Signs & symptoms of poor oral health
If you think your pet has any of the following signs, please book an appointment with the vet or nurse:
Taking care of your pet’s teeth
Looking after your pet’s teeth is very important. Imagine how your teeth would look if you didn’t brush them every day! Dental problems are one of the most common conditions seen in veterinary practice and are an important factor in your pet’s health.
Daily brushing of your dog’s teeth is the best way to keep your dog’s teeth and gums healthy. Brushing reduces the build up of tartar and plaque on your pet’s teeth which, in turn, will prevent the development of sore gums and tooth problems. From the first day with your pet, you can introduce the idea of having your fingers in and around the mouth. You can then progress to using a finger brush, and then a toothbrush for larger puppies.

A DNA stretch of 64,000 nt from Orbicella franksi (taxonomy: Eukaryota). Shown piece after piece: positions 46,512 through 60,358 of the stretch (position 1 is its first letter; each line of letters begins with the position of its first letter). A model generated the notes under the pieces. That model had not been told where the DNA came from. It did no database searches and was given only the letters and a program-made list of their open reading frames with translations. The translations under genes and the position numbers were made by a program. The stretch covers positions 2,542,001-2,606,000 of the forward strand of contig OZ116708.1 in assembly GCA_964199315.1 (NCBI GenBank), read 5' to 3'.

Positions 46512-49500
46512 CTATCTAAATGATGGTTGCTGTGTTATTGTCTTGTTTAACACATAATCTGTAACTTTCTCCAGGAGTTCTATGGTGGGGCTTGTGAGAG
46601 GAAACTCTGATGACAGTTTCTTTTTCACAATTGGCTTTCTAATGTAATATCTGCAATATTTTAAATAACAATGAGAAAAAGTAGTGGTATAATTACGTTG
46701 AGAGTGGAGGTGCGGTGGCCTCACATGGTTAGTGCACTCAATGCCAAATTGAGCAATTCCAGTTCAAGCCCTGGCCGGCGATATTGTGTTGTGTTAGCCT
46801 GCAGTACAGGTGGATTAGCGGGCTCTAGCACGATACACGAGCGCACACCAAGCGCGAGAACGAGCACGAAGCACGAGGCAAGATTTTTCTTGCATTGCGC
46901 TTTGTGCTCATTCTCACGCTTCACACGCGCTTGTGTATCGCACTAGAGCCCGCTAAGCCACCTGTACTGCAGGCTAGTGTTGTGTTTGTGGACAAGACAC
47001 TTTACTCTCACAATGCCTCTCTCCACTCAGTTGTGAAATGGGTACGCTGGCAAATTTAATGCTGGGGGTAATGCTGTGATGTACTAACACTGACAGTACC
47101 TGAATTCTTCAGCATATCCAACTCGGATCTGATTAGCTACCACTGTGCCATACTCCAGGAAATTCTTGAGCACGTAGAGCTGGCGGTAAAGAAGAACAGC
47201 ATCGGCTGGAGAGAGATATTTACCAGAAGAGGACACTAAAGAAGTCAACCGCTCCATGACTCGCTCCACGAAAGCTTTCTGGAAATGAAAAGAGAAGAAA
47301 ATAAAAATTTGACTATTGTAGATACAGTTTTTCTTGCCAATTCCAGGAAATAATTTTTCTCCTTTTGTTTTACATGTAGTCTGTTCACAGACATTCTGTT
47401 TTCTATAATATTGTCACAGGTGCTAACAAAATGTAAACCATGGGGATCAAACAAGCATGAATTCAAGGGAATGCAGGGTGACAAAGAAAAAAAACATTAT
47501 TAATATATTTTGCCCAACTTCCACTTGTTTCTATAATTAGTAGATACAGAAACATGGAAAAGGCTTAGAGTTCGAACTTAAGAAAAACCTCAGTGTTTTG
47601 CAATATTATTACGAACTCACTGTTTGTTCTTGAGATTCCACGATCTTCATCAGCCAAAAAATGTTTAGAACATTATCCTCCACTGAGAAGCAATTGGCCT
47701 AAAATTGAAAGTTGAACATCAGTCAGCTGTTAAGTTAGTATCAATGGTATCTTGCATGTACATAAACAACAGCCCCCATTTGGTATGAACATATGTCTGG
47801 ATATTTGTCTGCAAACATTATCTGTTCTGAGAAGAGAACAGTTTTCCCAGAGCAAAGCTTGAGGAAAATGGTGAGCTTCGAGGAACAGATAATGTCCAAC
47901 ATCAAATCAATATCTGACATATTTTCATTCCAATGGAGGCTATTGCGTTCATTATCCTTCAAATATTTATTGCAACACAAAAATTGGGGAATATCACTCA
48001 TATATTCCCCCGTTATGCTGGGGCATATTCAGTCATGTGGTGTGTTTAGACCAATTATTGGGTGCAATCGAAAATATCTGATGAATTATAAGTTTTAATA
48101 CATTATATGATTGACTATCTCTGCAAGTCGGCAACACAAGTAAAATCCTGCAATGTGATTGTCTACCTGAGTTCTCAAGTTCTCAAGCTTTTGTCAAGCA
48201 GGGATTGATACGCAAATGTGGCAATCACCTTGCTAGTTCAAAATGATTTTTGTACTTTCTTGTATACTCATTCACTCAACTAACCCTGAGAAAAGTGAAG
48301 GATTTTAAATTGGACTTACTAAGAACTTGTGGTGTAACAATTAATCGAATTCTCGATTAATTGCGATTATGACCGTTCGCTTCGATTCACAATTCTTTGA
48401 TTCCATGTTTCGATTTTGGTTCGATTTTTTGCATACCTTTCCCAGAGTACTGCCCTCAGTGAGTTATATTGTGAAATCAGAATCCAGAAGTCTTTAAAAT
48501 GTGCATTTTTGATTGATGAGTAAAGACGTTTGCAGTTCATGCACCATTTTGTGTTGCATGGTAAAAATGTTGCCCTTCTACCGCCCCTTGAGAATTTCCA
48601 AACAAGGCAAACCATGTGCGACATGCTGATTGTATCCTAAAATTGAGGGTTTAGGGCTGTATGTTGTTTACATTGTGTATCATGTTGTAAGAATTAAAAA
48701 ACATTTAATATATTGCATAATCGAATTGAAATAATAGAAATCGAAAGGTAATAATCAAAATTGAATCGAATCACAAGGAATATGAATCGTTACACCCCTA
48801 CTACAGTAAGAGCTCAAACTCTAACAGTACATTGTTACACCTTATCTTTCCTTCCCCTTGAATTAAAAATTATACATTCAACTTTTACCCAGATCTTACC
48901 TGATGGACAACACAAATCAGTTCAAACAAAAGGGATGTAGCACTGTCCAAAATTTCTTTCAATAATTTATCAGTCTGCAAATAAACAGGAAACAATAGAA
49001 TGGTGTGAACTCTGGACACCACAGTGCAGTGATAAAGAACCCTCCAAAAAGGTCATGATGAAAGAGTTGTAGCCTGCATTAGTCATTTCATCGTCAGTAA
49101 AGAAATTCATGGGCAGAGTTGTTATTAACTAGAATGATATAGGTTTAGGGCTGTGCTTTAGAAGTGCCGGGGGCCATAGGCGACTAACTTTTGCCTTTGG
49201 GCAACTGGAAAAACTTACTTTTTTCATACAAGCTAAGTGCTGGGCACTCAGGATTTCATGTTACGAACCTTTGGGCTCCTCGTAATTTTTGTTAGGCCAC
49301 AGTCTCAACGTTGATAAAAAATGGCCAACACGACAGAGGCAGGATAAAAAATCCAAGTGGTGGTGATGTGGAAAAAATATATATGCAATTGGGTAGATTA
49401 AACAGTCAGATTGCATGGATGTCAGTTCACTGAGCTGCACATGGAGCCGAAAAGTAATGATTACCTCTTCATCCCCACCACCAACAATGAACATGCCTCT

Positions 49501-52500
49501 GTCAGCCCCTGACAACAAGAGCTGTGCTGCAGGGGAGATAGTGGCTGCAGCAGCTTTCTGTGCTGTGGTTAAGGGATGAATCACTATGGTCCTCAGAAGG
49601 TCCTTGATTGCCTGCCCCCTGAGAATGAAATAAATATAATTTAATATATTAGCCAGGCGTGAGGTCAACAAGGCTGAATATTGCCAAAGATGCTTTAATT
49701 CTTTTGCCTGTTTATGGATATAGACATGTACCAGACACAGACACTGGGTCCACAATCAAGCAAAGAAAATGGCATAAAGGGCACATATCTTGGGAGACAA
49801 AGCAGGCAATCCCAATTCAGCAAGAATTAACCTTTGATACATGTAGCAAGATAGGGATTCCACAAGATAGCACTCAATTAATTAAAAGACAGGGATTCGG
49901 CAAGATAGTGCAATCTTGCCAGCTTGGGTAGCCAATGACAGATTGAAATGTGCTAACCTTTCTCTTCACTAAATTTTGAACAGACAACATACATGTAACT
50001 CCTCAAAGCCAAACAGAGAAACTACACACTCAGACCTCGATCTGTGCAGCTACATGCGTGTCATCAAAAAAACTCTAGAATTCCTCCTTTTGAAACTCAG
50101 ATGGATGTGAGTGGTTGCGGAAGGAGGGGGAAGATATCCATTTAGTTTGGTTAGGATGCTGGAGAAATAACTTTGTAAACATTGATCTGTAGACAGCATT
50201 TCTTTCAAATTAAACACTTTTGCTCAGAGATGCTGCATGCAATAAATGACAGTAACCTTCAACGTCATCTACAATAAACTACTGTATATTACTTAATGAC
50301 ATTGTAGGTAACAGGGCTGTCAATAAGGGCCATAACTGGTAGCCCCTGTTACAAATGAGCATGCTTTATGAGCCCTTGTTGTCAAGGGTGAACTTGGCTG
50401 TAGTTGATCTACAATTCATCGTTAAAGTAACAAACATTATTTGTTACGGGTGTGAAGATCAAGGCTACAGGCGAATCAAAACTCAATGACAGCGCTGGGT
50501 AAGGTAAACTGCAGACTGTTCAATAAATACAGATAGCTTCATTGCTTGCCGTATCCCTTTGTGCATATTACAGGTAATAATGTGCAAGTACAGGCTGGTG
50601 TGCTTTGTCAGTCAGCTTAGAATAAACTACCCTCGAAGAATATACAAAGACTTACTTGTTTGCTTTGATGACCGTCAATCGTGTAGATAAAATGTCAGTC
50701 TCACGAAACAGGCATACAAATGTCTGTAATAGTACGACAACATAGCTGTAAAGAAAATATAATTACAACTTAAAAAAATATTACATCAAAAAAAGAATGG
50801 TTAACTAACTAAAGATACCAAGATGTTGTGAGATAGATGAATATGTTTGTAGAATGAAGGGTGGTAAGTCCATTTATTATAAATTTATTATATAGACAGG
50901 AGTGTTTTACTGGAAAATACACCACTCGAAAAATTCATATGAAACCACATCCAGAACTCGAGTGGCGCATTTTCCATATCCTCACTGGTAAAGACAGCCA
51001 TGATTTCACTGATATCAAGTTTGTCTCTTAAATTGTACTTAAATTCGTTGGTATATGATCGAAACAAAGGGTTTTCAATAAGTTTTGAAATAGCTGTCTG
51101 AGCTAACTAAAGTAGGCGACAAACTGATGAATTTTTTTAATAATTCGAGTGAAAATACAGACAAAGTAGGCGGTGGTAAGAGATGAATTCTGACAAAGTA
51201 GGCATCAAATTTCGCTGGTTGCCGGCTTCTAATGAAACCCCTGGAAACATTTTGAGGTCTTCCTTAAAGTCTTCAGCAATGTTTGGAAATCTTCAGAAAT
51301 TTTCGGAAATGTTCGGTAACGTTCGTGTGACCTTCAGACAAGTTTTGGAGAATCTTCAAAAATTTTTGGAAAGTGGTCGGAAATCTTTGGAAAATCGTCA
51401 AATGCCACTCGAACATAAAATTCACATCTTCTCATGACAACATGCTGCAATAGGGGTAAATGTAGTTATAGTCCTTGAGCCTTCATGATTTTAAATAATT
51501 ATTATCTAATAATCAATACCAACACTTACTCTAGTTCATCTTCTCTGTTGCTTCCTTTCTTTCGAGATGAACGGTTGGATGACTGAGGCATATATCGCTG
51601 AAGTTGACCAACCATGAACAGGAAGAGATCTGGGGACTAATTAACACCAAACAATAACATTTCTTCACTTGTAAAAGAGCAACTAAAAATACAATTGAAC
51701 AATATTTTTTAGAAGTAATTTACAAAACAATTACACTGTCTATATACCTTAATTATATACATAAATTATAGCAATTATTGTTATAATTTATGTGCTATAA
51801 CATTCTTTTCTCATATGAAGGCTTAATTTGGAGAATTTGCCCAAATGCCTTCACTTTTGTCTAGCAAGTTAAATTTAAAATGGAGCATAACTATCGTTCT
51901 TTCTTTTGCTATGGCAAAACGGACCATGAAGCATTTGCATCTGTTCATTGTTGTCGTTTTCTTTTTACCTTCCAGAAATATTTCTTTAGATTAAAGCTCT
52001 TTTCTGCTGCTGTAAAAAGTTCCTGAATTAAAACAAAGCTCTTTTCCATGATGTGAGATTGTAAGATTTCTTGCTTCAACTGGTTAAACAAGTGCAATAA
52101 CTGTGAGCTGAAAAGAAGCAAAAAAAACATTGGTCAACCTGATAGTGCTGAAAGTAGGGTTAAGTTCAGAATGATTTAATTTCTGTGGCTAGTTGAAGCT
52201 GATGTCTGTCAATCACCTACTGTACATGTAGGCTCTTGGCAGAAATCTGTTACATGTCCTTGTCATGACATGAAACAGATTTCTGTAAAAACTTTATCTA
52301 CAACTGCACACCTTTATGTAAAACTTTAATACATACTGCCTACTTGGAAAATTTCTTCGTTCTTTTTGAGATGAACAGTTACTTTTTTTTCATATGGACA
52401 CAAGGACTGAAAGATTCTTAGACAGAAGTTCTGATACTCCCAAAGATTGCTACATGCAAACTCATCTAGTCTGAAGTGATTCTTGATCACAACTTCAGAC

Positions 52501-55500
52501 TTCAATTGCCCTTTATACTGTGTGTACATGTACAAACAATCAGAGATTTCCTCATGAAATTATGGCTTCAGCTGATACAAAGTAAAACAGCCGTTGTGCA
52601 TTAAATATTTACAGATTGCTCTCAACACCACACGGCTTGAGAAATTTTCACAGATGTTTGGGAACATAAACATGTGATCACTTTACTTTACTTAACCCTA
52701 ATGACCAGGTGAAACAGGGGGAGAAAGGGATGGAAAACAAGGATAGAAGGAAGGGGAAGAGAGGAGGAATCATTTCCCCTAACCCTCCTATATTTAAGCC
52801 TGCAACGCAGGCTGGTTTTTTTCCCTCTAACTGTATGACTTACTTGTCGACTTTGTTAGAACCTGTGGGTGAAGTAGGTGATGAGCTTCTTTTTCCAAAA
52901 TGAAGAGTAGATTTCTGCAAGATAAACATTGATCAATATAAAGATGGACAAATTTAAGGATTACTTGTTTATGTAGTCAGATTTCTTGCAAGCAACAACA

To be shown how to start brushing your pet’s teeth please make a free appointment with one of our veterinary nurses who will advise you on the correct technique and equipment – human toothpaste is not suitable for dogs because it contains fluoride. Pet toothpaste has an enzymatic action on the plaque and tartar and has a flavour which most pets like. Like humans puppies attain two sets of teeth. The dog’s baby teeth should be replaced at around six months of age by the permanent adult teeth. When your pet is teething the gums may be sore, so gentle brushing is advisable.
Your pet’s diet is also a major factor contributing to the health of your pet’s teeth. Dry food, biscuits and especially newer diets such as Hill’s Veterinary Essentials, are much better than wet foods at removing plaque and reducing mouth problems.
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Our vets and nurses provide a 24 hour emergency service from our Bicester Veterinary Hospital.